Scholarship code CU6.284

Tick-pathogen interactions: impact on ecology and transmission of tick-borne diseases

  • Reference person
    Cristiano
    Salata
    cristiano.salata@unipd.it
  • Host University/Institute
    Università degli Studi di Padova
  • Internship
    Y
  • Research Keywords
    Tick-borne diseases
    Ticks genetic variability
    Vector competence
  • Reference ERCs
    LS8_10
    LS6_8 B
    LS2_6 M
  • Reference SDGs
    GOAL 3: Good Health and Well-being

Description

Ticks are hematophagous ectoparasitic arthropods that parasitize a wide range of vertebrates, thrive in variable settings from the Arctic to the tropical regions, and transmit a greater variety of pathogens (bacteria, viruses, protozoa, and helminths) than any other group of arthropod vectors. Climate changes are favoring the spread of different tick species in new areas, both in terms of latitude and altitude. This results in an increase in the risk of transmission of pathogens to humans and domestic/wild animals with important socio-economic and ecological impacts. Arthropod vectorial capacity is a complex process governed by a multifaceted suite of genetic mechanisms. First, interaction with a new pathogen generally induces antimicrobial molecular activity, thereby establishing a strong vectorial resistance. Second, the novel metabolite pool resulting from the initial (and potentially recurrent) pathogenic infection may impose permanent and unique changes in the vector’s existing epigenetic landscape, thus initiating vectorial tolerance. Finally, during future infections, the newfound vectorial tolerance could usher a mutually beneficial relationship between the vector and pathogen.The research proposal is aimed at studying the vector capacity of ticks by evaluating their genomic variability in relation to functional aspects (such as the microbiome and virome) analyzing ticks collected from different Italian regions. In particular, we will focus on the identification of molecular markers of infection and factors affecting the vector capacity. Furthermore, performing experimental infections of tick cell lines and whole ticks with viral and/or bacteria models, we will characterize: i) the immune mechanisms associated to control of pathogens proliferation in ticks; ii) the putative markers of infections; iii) if the infection can increase the efficiency of the pathogen to spread in the environment modifying the behavior and fitness of infected ticks.The identification of markers of infection may lead to the development of new models for monitoring and assessing the risk of transmission of infections as well as new systems to control the spread of tick-borne diseases.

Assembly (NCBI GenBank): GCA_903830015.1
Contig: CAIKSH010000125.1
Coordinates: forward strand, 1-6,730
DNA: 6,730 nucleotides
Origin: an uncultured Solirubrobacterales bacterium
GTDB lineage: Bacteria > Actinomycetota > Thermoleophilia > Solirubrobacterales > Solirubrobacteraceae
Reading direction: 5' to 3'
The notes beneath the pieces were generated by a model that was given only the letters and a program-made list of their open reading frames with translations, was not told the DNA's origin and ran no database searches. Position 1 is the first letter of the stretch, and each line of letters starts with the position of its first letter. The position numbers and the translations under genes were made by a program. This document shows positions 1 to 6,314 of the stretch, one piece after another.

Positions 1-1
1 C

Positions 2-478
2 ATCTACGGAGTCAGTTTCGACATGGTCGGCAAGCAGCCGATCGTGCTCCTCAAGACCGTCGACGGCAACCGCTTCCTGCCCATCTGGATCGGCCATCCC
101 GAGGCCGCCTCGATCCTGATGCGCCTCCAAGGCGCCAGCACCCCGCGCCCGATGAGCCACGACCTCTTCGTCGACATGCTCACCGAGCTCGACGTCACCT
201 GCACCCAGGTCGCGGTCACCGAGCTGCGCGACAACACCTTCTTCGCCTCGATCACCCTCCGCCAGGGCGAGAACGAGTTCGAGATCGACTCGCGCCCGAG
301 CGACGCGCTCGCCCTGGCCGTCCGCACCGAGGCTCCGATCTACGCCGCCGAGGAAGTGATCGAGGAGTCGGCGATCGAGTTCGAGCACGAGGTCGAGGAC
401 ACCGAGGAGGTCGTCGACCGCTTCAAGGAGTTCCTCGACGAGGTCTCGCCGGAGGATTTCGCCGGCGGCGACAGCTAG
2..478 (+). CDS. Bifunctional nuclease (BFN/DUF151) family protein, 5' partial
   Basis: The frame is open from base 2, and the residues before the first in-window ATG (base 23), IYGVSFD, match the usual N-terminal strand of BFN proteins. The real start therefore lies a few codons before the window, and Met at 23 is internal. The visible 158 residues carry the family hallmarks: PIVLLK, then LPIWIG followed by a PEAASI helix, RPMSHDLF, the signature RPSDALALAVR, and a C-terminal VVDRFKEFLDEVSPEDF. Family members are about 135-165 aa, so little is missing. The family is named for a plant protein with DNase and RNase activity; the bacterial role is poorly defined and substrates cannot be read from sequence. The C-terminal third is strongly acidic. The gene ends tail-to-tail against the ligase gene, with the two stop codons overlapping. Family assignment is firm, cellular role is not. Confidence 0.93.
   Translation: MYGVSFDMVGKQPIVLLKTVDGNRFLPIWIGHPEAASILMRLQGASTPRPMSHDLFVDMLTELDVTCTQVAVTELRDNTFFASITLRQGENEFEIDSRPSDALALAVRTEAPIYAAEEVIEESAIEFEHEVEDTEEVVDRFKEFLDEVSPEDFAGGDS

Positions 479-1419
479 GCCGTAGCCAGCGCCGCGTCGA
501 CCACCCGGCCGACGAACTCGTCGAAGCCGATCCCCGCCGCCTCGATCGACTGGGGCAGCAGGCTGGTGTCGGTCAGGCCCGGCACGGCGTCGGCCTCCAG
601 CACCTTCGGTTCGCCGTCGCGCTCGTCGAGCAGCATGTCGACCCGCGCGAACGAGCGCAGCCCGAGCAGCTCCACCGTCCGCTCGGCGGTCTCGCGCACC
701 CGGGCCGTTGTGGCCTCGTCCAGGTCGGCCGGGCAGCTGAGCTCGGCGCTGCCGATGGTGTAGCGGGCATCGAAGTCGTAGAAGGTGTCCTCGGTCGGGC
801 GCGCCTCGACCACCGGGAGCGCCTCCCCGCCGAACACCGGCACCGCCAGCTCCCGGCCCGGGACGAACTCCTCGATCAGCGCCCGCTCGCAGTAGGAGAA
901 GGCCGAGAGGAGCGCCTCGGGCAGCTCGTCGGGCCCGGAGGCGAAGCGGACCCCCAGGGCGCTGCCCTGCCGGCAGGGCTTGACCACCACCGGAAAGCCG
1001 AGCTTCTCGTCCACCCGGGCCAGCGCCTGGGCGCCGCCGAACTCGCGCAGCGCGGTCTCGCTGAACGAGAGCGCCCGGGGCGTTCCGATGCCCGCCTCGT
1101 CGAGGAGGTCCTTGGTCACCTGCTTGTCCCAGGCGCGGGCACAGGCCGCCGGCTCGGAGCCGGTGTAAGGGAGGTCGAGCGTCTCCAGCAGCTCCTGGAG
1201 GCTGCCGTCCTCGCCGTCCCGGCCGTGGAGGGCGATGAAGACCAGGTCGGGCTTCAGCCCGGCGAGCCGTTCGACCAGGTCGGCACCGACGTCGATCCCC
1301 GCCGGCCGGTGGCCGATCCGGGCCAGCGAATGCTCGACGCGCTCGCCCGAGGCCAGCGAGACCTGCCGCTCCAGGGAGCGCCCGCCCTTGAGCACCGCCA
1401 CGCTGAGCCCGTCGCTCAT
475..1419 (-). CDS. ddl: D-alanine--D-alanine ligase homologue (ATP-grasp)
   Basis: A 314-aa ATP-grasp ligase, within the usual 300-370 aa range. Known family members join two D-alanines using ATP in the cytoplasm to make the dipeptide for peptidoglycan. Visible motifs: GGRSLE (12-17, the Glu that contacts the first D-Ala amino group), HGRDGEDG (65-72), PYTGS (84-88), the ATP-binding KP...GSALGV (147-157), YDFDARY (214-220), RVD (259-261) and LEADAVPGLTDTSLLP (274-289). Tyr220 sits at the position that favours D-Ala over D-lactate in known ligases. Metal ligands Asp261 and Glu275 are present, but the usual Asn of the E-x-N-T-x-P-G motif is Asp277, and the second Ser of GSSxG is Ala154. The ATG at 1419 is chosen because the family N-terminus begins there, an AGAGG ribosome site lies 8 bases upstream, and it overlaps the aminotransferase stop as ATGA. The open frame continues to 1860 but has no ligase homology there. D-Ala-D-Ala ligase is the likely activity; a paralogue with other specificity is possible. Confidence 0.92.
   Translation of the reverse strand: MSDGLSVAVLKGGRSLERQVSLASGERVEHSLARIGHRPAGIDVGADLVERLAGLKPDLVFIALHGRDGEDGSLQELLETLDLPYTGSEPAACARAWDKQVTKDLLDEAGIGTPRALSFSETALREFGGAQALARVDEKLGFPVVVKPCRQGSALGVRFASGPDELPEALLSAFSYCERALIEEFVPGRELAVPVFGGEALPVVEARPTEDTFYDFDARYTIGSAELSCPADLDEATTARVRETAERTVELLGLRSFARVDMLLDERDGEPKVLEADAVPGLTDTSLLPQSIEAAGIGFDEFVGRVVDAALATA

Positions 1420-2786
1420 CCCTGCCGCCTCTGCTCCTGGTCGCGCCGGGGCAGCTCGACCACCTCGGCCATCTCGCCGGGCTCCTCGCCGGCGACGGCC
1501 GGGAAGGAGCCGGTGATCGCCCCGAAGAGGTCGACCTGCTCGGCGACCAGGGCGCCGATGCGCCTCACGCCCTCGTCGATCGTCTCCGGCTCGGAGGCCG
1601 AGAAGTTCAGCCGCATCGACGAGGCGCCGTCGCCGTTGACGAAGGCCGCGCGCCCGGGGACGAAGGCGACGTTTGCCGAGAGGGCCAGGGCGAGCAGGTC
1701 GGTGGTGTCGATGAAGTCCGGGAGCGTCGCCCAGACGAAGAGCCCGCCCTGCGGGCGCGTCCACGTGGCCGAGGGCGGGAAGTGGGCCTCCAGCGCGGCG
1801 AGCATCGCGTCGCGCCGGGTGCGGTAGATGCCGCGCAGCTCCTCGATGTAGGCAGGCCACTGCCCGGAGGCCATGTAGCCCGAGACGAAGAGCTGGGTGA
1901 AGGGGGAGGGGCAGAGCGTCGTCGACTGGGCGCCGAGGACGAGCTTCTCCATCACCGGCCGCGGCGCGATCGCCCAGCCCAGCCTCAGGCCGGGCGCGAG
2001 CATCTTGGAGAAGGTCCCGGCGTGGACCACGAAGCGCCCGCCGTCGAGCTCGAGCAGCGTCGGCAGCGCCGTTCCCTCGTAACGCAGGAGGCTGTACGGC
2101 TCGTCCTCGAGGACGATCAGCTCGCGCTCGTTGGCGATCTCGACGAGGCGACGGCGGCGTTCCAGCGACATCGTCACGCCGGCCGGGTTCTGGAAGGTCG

Suggested skills:

Candidates should be motivated and have skills in: i) tick-borne pathogens; ii) manipulation of microorganisms in Biosafety level 2 and 3 facilities; iii) cellular and molecular biology techniques.

Research team and environment

The research team includes experts in microbiology, parasitology and bioinformatics. The enrolled student will take part in laboratory activities inside the BSL2 and 3 facilities using the most common cellular and molecular biology techniques. He/she will have to work in a team of young and senior scholars. The ideal candidate should be also opened to learn and implement the team’s skills and competences with new approaches and ideas to tackle the objectives of the proposed research.